BIM and Digitial Construction
Some of our larger projects which are underway this year have given us the opportunity to expand our BIM offering, gain more experience and put things into practice, but it isn’t only large commercial projects that can benefit from BIM and it's our intent this year to show that digital information and construction can benefit projects of every scale.
Collaboration, it's at the heart of BIM thinking, and without it all, the tech in the world will struggle to produce any better buildings. A collaborative outlook is key to our work at Tinto, and in terms of our implementation of BIM we are always looking for ways we can work with others to ultimately improve what we can offer our Clients. Alongside our collaborative working in Revit with structural and M&E consultants, we are working with other consultants to leverage laser scanning and drone techniques on our projects.
One of the fundamental principles of BIM has been the drive for ever greater standardisation of the way we as an industry work, what we produce and how we share it. There are still many more efficiency gains from standardisation which we can exploit as a profession, despite standards for BIM and digital information being well established under PAS 1192-2. At Tinto, our journey is well underway to integrate BIM thinking and technologies into our everyday work, and we will be focussing much of this year on further aligning our design processes, BIM standards and quality management systems.
With the introduction of ISO 19650 this year, a global standard for BIM building on PAS 1192-2, it’s hopefully a sign we can look forward to a future with less barriers to communication and an open attitude to collaboration across professions and across borders.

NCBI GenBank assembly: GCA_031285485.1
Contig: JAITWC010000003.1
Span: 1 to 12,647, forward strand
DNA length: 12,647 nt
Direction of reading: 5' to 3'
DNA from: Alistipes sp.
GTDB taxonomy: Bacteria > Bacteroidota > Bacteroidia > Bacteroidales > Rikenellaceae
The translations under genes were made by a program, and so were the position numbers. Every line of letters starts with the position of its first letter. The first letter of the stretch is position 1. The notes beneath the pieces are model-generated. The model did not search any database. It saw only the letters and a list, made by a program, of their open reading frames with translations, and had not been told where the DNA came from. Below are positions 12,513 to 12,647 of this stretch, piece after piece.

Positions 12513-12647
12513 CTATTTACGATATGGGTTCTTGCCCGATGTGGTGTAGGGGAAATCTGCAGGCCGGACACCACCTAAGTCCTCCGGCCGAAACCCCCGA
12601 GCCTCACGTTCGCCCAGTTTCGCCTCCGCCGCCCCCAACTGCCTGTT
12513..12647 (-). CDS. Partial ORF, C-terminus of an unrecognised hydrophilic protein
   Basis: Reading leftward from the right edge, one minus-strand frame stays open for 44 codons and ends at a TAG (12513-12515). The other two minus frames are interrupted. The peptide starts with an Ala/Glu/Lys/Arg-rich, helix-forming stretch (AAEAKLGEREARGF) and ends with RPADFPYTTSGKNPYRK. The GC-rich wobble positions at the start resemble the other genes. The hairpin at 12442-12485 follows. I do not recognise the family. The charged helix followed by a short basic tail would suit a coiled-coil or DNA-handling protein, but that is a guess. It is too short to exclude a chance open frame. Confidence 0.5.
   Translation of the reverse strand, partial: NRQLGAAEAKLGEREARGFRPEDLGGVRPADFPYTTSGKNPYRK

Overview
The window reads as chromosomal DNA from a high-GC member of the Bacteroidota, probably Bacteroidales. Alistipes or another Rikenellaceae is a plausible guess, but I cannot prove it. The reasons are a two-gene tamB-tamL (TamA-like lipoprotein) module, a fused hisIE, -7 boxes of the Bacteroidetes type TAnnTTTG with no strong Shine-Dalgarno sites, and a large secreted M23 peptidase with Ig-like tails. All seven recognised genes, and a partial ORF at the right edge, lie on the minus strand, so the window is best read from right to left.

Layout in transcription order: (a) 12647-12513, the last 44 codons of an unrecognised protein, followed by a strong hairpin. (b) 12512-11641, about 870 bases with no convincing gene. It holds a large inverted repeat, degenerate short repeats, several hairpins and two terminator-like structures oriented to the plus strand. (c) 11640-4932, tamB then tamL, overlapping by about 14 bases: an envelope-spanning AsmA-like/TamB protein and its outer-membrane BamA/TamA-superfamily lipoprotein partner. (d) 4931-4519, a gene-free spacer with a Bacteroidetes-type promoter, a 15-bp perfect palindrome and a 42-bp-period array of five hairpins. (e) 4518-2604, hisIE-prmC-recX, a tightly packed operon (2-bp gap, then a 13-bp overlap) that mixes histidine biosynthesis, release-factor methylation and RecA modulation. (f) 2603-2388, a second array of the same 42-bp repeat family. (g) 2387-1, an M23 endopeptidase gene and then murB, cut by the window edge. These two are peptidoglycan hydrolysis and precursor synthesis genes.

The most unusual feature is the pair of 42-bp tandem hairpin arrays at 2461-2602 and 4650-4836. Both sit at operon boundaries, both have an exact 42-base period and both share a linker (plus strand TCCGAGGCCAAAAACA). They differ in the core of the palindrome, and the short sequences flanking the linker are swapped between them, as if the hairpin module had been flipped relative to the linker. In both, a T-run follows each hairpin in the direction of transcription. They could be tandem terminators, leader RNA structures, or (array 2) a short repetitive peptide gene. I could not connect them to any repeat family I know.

Reality capture give us the ability to take a snapshot of our environment with incredible speed and accuracy by means of LiDAR and Photogrammetry, from which a point cloud model can be used alongside our BIM processes and models. Use of these technologies is becoming more common and cost effective, and we are regularly employing them on our projects at Tinto.
BIM allows us to create ever more detailed and complex prototypes of our projects and allows us to capture a vast amount of data in a single digital model. Interpreting all of this information is key to making the most of the digital process, but sometimes schedules, technical drawings and static visualisations, aren’t the most user friendly, particularly for clients with little experience. The use of gaming engines alongside digital models is however opening up the use of BIM models beyond the creators and construction professionals, and at Tinto we are excited in the potential this gives us and our Clients to experience designs before they make key decisions. Platforms such as Revit Live and Enscape enable free roaming of a model with an interface now more complicated than a typical first person computer game, and can run without the need for complicated or costly software packages to be installed. It really is a game changer in terms of the design process.